She hopes her narrative in athletics, which included success in high school sports, but also club volleyball where she helped her team, the Orillia Suns, win an 18-under national title this past year, will be an inspiration for others.
“I hope other people see opportunities in what I’ve done like going for club volleyball. I hope others see that if she could do it, I could do it. I really hope others reach out for that opportunity,” she said.
Gimon said it wasn’t always smooth sailing with her father as coach, who she “butt heads with” sometimes. However, she said their relationship provided her perspective.
“He’s an amazing coach and father. He helped me understand the importance of sport. And because he plays as well it’s nice to look up to him in that aspect. He’s such a great asset,” she said.
Next year, she plans to try out for the volleyball team at Dalhousie University where she plans to study.
Teacher and wrestling coach Paul Klose presented the award to Grade 12 athlete Coles, who always worked to improve and inspired others to be their best.
After four years of wrestling, Coles went to OFSAA three times, finishing in the top eight three times, including a career best fourth last year. The wrestler is also a passionate football player, who played for the HHSS football program, but also the Wolverines in Peterborough where he won a championship.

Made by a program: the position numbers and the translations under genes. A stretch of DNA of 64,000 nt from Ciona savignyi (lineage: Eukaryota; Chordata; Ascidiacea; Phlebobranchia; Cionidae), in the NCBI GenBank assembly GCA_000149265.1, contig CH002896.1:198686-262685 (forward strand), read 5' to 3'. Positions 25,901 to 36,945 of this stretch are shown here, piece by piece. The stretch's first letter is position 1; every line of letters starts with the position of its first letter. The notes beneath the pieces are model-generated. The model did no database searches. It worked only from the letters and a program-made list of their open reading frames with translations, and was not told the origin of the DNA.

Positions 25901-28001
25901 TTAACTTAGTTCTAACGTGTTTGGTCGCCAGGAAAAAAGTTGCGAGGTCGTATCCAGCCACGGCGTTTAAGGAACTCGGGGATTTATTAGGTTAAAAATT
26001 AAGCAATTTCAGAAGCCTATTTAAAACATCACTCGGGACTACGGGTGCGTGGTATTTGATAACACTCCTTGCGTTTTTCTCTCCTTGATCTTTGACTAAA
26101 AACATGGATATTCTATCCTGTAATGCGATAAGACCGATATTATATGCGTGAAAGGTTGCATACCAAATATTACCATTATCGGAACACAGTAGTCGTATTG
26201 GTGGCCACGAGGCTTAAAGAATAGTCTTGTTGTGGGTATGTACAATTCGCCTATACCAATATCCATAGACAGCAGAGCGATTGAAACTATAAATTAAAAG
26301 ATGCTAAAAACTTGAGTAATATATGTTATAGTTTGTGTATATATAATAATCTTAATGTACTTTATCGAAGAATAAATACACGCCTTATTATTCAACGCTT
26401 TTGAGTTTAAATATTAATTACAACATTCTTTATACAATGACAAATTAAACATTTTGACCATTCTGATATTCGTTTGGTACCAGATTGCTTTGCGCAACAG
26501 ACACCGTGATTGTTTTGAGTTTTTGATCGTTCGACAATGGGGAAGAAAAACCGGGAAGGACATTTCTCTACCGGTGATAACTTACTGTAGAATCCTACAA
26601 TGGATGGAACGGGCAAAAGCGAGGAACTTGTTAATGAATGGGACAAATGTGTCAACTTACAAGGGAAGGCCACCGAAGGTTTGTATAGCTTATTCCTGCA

“Champions are not born in a day, or a month or a year. It is who you are, Aidan, and it is what you do,” he said.
What Klose respected most about Coles was his humility.
“He never pretends to be better than the sport he plays. He just makes the sport better,” he said.
“Aidan, you’re an athlete, a scholar, a leader, a gentleman and a friend. I wish you the best,” he said.
Coles, a wrestler who finished fifth at OFSAA (fourth in 2018) and one of the key players for the football program, said there are a lot of great athletes at the school and he never expected to be named, but hoped it would happen.
“It’s a huge honour to win. I’m really glad that ... four years of work has finally come to fruition and to be rewarded for all my work. It’s a really good feeling,” he said.
He has contacted the coaches for wrestling and football. His hope is to play one and possibly both sports next year at University of Toronto. He is leaning towards football, if he has to choose between the two.
“Football has always had a special place in my heart and it’s one of the first sports I’ve ever played competitively and overall it’s a little further ahead in my mind,” he said.
Getting that standing ovation meant a lot to him.
“To be able to have all my friends and peers respect what I’ve been working for and honour me in a way that is very public by no means did I expect it at all, but I did appreciate it,” he said.
The thing that will stand out for Coles after all the sweat and blood he has shed for the Red Hawks is the athletes.
“Honestly, it’ll be my teammates. For any sport you do require physical ability to progress or succeed, but ultimately it comes down to other people who you are practising with and playing with. Nothing I accomplished this year or any past year could have been possible without my teammates,” he said.